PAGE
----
Katyar Kaljat Ghusali
- 2h 42min
A clash of two musical families, where in the end, music is the winner. When greed takes the front seat, manipulations shift gears. A race starts, a race that kills whatever comes across the... Read allA clash of two musical families, where in the end, music is the winner. When greed takes the front seat, manipulations shift gears. A race starts, a race that kills whatever comes across the way, a race that ultimately ends on the losing side. When it happens to a music maestro, ... Read allA clash of two musical families, where in the end, music is the winner. When greed takes the front seat, manipulations shift gears. A race starts, a race that kills whatever comes across the way, a race that ultimately ends on the losing side. When it happens to a music maestro, it is only the music that suffers. Katyar Kaljat Ghusali depicts the story of the art of m... Read all
Katyar... is a film about the centuries-old, grand tradition of classical music in India with royal patronage. It is based on a Marathi play of the same name, originally released in 1967 as a "Sangeet Natak" aka musical. The genre of music prevalent in such plays was called "Natyasangeet" which was and still is an immensely popular art form in Marathi culture. With this background in mind and being a natyasangeet fan, I walked into the AMC Theater at Cupertino, yesterday, with sky high expectations from the film's music. Not only did it exceed all my expectations but it enraptured me, leaving me yearning for more. With the two maestros (Rahul Deshpande and Shankar Mahadevan) at the top of their game, ably supported by stellar artists, each rendition felt like a savory treat to devour. Appreciation abounded around me in the form of head nods and leg taps. As for me, having grown up listening to these songs being played by my grandfather on his harmonium, this brought back countless childhood memories – as a result of which there were some embarrassingly tearful moments throughout the duration of the movie. Hopefully the head-nodders and leg-tappers were too engrossed to notice...
The story revolves around a man's (Khan Saheb's) battered ego and his resulting dangerous obsession with winning at all costs. This is so fundamental to human nature that it easily strikes a chord. And who better to play the troubled, envious, complex Khan Saheb, than the veteran actor Sachin, who infuses such humanity in the character that your heart goes out to him even in his darkest moments. From the modest and aspiring talented artist to the manipulative, conniving, bordering-on-cruel royal singer, Sachin captivates us at every stage of the character's transformation. Subodh Bhave, though slightly miscast as the young and impulsive Sadashiv, is sincere and convincing. As for Shankar Mahadevan, I had my doubts about his histrionic abilities, but he seems so much like the benevolent music-loving Panditji in real life, that he fit in really well. Amruta Khanvilkar and Mrunmayee Deshpande are adorable as the innocent childhood friends who are forced into estrangement through no fault of their own. On a side note, all the female characters in the film, are shown to be spectacularly practical which is a refreshing change – one of them adeptly stops a man from committing murder while another questions her husband's decision to gift a "katyar"(dagger) as the prize for a music competition. If only men listened...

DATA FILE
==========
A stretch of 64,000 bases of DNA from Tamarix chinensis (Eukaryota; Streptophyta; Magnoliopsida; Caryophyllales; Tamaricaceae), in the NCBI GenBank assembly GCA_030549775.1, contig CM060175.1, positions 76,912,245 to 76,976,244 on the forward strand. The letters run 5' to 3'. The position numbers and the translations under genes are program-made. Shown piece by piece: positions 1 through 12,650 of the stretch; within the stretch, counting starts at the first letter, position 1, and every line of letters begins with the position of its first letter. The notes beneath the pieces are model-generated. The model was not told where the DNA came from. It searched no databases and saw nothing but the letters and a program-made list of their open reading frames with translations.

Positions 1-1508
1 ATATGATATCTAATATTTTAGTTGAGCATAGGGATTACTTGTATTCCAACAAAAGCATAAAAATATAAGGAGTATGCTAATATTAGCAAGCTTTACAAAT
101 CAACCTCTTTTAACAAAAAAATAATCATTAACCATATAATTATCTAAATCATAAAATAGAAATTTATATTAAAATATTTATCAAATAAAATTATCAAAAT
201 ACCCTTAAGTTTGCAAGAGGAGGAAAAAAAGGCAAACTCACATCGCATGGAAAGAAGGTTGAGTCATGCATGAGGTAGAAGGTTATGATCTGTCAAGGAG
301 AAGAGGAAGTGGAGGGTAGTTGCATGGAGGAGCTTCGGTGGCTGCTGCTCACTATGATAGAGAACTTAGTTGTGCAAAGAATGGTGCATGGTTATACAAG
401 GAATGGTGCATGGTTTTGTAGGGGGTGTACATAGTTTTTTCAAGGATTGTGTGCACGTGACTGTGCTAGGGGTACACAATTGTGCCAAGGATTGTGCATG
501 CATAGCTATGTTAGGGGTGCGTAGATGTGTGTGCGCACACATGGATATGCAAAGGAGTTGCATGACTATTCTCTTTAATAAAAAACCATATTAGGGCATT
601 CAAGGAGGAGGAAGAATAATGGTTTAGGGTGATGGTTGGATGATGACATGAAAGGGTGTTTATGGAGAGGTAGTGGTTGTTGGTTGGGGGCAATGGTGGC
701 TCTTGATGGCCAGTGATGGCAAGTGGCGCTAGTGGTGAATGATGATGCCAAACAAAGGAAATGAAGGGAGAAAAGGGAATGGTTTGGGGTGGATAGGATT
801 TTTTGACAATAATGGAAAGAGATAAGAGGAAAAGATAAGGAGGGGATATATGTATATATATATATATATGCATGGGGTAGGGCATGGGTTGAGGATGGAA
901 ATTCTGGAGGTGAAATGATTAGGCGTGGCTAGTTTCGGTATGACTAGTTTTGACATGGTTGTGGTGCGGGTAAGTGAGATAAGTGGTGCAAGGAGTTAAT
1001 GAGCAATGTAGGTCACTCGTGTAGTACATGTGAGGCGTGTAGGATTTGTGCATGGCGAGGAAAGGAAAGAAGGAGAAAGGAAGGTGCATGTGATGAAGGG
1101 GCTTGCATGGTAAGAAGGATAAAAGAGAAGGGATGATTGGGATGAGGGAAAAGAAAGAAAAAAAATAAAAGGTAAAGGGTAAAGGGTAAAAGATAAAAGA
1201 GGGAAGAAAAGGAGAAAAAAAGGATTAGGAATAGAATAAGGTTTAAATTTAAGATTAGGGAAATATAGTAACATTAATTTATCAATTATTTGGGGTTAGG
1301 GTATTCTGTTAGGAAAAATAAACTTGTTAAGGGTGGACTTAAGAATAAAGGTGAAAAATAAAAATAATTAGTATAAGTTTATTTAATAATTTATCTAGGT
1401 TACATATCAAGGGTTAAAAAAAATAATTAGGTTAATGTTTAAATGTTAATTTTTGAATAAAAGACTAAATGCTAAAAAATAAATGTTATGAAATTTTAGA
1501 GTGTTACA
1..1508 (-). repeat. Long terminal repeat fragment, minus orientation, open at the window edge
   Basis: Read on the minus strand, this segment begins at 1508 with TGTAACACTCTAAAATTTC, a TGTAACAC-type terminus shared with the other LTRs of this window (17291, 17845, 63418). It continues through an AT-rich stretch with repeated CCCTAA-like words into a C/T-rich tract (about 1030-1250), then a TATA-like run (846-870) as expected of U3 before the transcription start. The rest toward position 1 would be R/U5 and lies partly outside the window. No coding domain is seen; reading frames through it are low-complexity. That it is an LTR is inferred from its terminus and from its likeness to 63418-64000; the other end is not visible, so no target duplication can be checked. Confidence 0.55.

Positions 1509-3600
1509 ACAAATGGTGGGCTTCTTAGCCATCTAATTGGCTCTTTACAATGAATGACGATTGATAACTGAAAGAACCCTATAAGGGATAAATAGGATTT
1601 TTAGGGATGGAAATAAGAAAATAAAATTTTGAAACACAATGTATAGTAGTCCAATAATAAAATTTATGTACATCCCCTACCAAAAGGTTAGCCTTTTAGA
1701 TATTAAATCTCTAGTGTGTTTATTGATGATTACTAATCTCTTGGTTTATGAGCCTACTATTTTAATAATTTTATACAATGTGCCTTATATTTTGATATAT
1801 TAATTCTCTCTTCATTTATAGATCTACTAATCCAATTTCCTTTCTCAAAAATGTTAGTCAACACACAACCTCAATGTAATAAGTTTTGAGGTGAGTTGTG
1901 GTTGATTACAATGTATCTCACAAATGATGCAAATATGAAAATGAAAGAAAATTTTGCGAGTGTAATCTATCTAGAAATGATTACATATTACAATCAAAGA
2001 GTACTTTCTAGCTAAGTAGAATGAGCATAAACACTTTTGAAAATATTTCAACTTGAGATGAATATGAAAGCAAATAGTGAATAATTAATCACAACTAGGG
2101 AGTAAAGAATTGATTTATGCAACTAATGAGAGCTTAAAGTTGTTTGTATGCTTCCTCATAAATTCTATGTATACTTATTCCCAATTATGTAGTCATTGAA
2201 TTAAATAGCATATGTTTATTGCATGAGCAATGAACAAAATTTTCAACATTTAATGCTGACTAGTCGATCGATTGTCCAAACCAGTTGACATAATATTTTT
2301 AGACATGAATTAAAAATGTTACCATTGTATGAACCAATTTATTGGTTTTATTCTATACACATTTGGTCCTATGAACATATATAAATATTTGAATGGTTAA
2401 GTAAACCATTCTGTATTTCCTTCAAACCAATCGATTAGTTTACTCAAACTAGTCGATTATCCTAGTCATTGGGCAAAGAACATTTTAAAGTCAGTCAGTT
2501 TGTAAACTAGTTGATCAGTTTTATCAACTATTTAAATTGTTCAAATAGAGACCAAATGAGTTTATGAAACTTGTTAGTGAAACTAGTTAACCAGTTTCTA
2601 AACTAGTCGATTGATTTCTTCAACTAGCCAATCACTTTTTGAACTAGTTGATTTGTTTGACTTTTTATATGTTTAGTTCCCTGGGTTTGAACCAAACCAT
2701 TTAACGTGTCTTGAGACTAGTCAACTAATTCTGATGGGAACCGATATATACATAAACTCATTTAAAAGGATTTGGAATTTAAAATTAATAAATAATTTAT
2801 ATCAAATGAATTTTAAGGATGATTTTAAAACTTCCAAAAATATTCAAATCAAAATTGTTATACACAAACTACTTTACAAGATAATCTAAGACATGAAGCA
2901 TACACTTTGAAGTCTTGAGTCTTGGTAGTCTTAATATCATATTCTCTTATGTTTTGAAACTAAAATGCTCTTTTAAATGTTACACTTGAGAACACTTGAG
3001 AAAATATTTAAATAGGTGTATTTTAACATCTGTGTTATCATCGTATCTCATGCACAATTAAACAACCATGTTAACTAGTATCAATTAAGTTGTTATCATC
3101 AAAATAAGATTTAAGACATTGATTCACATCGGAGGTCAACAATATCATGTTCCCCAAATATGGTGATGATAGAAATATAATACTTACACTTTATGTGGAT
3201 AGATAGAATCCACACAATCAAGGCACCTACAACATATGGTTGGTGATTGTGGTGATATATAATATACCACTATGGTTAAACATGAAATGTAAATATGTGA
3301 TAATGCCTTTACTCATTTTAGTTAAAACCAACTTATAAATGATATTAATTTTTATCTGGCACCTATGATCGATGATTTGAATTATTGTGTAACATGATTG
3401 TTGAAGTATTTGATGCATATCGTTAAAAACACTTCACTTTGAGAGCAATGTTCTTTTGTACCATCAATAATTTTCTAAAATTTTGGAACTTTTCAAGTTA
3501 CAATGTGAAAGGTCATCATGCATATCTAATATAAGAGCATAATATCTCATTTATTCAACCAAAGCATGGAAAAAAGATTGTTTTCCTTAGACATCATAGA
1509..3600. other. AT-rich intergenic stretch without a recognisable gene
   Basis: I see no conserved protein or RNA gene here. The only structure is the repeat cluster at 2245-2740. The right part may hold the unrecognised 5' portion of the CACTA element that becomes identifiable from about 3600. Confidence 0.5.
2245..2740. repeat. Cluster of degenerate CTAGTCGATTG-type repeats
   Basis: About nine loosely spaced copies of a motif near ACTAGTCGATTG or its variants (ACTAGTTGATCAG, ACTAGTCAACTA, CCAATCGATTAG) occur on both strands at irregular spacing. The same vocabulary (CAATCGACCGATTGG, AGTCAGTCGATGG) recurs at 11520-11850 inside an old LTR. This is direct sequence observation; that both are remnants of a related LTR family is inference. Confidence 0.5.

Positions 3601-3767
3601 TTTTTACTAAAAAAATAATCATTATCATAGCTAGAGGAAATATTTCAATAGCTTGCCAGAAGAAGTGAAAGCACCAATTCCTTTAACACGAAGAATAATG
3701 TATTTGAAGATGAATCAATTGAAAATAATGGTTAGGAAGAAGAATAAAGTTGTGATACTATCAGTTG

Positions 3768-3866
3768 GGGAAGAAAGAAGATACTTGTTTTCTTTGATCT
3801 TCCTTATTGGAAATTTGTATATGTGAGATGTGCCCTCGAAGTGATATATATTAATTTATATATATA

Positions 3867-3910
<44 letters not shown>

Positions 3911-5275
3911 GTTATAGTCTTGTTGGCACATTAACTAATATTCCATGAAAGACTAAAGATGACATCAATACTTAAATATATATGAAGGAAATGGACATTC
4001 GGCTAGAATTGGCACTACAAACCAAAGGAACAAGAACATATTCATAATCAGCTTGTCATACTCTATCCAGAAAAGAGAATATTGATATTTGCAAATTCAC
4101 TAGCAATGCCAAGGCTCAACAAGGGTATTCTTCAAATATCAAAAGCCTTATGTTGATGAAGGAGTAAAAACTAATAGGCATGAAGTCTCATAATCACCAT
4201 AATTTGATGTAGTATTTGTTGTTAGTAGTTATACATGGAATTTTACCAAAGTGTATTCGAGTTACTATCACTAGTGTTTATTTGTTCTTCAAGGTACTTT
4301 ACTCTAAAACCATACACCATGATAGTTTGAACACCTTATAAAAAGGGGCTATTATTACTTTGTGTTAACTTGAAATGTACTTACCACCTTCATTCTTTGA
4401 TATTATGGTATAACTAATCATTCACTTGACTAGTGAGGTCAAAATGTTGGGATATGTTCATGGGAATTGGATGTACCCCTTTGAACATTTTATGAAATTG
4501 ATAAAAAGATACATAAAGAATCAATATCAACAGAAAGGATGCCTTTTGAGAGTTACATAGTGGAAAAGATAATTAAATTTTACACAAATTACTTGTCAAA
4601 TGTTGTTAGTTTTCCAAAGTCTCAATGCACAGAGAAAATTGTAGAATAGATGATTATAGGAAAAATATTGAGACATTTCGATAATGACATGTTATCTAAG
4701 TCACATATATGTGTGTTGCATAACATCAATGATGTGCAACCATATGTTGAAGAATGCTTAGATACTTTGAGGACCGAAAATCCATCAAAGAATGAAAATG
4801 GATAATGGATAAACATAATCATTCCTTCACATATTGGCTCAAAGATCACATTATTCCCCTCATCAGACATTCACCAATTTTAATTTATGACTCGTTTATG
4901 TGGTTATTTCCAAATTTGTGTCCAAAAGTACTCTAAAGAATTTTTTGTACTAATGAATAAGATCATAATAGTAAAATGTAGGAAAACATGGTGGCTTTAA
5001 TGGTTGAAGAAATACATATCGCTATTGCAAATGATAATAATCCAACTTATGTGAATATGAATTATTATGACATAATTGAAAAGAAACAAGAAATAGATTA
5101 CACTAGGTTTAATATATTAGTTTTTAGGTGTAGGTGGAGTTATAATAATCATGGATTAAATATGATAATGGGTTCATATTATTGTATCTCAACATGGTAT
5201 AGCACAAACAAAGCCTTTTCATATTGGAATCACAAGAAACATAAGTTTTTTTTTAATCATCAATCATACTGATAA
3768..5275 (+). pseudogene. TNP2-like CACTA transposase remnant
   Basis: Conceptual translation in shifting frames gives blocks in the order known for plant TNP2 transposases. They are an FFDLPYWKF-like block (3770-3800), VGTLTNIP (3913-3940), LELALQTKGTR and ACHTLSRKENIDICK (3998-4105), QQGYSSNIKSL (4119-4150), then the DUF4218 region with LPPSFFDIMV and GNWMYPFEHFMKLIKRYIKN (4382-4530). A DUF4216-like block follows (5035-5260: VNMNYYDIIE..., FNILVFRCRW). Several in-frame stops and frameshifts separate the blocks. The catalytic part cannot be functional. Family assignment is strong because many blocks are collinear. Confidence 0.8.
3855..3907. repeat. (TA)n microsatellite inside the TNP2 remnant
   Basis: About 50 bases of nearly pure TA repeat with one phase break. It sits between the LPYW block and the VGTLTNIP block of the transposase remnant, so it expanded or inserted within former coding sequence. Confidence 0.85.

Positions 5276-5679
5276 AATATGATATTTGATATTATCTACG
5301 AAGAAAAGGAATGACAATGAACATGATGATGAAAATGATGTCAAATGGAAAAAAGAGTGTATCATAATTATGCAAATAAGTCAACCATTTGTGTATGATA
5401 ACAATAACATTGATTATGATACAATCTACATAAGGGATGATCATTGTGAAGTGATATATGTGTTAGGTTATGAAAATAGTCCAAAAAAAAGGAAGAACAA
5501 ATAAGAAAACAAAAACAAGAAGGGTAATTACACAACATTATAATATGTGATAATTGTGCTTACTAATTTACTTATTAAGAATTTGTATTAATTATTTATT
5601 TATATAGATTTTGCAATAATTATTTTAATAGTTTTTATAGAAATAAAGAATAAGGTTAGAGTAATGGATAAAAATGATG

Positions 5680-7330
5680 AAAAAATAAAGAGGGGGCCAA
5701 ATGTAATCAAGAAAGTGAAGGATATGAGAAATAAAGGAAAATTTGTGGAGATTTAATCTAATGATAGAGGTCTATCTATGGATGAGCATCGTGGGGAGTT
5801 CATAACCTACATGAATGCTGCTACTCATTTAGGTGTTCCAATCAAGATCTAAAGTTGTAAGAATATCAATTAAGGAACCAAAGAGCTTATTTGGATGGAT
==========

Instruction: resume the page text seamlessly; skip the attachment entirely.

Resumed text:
The stunning visuals, the background score and the beautiful costumes also deserve a mention. The movie's high production value is quite evident in most of the scenes. Overall, a surreal experience – especially for the musically inclined.
In the barrage of films and other entertainment products that come our way, every once in a while comes a creation that touches your soul and leaves an indelible mark on it. For me, Katyar Kaljaat Ghusli is that gem of a film.
- Dec 7, 2015